Law School Hosts International Delegations Seeking Expertise in Intellectual Property and Dispute Resolution
The law school recently hosted two international delegations arranged through the U.S. Department of Commerce and the U.S. Department of State.
For the U.S. Department of Commerce visit, 18 professionals from nine Eurasian countries came to the law school in conjunction with the Special American Business Internship Training (SABIT) program. The group hailed from Armenia, Azerbaijan, Georgia, Moldova, Kazakhstan, Tajikistan, Russia, Ukraine, and Uzbekistan. The participants represented intellectual property, technology commercialization, and business development professionals from IP law firms, innovation centers/business incubators, governmental organizations, and universities.
The SABIT program is a three-week technical assistance program in which participants learn about best practices in the United States related to intellectual property rights, technology transfer, and commercialization. The program also seeks to strengthen collaboration between academic/research institutions, corporations, entrepreneurs, investors, and government agencies. In addition to their time in St. Louis, the group visited two other cities.
David Deal, lecturer in law and co-director of the Entrepreneurship & Intellectual Property (EIP) Clinic, welcomed the delegation and discussed the clinic's work, experiential learning opportunities for students, and the law
school’s and university’s efforts to support entrepreneurialism.
Leila N. Sadat, the Henry H. Oberschelp Professor of Law, Israel Treiman Faculty Fellow, and director of the Whitney R. Harris World Law Institute, gave an overview of the work of the Harris Institute and discussed the school’s international reach, including the school’s exchange and graduate programs.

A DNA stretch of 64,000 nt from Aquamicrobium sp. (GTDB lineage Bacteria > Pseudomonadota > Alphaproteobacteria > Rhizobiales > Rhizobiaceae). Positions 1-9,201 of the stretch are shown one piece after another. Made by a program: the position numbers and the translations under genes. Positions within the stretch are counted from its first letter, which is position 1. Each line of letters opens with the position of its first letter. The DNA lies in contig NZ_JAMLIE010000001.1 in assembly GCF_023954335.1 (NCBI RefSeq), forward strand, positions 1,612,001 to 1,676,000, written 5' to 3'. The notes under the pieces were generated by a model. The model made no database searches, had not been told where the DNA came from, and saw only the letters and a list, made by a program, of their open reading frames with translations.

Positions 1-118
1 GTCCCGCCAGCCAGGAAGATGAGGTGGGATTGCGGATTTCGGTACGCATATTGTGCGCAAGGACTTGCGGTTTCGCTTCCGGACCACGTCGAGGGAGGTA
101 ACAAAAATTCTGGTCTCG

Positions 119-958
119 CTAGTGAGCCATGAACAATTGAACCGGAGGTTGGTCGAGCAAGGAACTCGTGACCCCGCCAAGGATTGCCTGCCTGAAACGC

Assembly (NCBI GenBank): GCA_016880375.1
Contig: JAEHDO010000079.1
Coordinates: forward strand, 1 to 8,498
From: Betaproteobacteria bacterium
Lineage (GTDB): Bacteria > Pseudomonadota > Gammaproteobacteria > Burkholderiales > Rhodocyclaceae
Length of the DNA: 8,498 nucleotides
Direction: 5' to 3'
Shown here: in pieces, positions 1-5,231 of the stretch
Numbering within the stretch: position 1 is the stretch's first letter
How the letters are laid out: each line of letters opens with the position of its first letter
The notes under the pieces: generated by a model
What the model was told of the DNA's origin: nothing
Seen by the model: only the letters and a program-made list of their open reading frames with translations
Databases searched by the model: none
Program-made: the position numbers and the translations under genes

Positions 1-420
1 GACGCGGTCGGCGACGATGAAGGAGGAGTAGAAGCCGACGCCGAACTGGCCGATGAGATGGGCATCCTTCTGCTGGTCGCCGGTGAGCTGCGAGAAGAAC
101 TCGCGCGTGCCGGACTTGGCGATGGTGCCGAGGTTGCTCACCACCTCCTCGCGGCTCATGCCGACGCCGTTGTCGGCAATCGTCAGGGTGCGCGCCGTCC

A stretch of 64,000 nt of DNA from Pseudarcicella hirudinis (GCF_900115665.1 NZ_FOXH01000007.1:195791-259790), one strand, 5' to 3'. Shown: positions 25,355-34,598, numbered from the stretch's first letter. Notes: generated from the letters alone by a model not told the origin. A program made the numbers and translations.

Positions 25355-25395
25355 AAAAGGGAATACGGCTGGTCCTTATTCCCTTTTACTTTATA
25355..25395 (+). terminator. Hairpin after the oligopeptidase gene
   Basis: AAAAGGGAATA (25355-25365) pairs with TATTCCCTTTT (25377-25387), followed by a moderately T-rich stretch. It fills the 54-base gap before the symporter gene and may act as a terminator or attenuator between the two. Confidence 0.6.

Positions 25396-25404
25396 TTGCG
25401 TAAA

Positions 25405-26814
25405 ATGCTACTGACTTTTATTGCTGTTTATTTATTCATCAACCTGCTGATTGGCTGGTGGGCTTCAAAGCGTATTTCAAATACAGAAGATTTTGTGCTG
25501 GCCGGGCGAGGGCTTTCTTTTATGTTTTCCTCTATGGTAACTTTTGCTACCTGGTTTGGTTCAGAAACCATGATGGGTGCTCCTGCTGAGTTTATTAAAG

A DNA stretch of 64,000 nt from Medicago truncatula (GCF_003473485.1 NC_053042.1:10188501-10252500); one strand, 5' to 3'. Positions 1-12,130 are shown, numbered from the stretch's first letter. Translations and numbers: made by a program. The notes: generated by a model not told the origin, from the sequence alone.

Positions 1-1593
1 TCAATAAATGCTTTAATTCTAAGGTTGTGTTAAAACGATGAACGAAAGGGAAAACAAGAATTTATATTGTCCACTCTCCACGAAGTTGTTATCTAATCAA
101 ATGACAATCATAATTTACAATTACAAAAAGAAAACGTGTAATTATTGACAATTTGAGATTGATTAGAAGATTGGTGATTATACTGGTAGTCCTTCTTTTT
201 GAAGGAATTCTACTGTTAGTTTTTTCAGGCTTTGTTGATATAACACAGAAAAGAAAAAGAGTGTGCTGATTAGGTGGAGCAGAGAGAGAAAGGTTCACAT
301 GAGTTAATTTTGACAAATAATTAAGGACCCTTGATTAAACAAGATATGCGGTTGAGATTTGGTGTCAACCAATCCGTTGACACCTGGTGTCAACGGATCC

Scott Baker, professor of law and of economics, rounded out the presentation with a discussion of related curriculum and scholarship at the law school.
For the U.S. Department of State visit, 12 judges, district attorneys, and other legal professionals from Central and South America came to the law school. The purpose of their visit was to discuss conflict resolution and alternative dispute resolution (ADR) with C.J. Larkin, senior lecturer in law and then administrative director of the Negotiation and Dispute Resolution Program.
The meeting, held under the auspices of the U.S. Department of State’s International Visitor Leadership Program (IVLP), was coordinated by the World Affairs Council of St. Louis. Participants hailed from Argentina, Chile, Columbia, Mexico, Paraguay, Peru, Uruguay, and Venezuela. Their visit to St. Louis was part of a three-week journey through five different cities where they met with their counterparts and experts in their fields while also giving them the opportunity to absorb and better understand American culture.
The project’s general topic was “Administration of Justice.” The overall goals were to increase understanding of the criminal, military, and juvenile justice systems in the United States; examine the nation’s administration of courts, case management, trial by jury process, and alternative dispute resolution; explore academic theories of the U.S. judicial system; and discuss training for legal professionals.